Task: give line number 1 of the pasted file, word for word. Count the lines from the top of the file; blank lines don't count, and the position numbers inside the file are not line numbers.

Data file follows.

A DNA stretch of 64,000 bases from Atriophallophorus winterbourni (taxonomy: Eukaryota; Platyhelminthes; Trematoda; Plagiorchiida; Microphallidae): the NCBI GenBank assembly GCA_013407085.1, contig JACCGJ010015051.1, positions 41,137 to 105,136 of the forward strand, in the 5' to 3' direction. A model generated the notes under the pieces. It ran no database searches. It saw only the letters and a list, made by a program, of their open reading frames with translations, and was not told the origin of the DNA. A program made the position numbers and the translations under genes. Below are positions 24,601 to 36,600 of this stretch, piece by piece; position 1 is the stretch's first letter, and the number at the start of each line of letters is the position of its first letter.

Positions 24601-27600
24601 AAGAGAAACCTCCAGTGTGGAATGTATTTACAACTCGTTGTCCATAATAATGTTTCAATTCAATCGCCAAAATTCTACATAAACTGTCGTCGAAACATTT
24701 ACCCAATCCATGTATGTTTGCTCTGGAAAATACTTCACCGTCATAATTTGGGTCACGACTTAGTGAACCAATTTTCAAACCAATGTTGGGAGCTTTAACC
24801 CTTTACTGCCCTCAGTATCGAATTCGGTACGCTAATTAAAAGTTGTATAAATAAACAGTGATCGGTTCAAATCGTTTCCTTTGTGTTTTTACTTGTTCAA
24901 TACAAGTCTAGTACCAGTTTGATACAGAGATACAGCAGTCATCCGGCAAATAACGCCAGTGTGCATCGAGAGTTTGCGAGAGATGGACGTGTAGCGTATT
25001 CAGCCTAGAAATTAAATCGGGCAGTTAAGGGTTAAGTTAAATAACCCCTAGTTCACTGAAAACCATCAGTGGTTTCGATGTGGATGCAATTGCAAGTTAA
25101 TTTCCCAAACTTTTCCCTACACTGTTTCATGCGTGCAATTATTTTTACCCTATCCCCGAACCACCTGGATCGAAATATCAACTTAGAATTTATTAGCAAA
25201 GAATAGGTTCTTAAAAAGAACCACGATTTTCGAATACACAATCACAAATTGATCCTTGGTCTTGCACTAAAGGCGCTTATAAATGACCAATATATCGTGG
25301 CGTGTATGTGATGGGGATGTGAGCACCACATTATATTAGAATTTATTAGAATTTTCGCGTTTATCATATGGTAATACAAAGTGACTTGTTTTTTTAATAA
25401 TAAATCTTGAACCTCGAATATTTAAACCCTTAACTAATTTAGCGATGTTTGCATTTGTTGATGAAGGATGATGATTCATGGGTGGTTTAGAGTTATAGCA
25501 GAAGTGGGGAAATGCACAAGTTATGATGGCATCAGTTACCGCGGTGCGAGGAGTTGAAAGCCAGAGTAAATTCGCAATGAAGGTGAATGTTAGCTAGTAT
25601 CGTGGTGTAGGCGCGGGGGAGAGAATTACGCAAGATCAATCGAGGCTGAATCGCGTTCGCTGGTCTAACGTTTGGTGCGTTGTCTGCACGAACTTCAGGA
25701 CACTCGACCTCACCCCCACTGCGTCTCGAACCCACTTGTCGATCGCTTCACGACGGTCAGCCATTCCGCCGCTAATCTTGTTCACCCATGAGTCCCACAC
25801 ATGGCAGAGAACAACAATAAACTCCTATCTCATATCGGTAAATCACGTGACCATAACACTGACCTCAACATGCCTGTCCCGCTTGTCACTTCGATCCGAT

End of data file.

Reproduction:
A DNA stretch of 64,000 bases from Atriophallophorus winterbourni (taxonomy: Eukaryota; Platyhelminthes; Trematoda; Plagiorchiida; Microphallidae): the NCBI GenBank assembly GCA_013407085.1, contig JACCGJ010015051.1, positions 41,137 to 105,136 of the forward strand, in the 5' to 3' direction. A model generated the notes under the pieces. It ran no database searches. It saw only the letters and a list, made by a program, of their open reading frames with translations, and was not told the origin of the DNA. A program made the position numbers and the translations under genes. Below are positions 24,601 to 36,600 of this stretch, piece by piece; position 1 is the stretch's first letter, and the number at the start of each line of letters is the position of its first letter.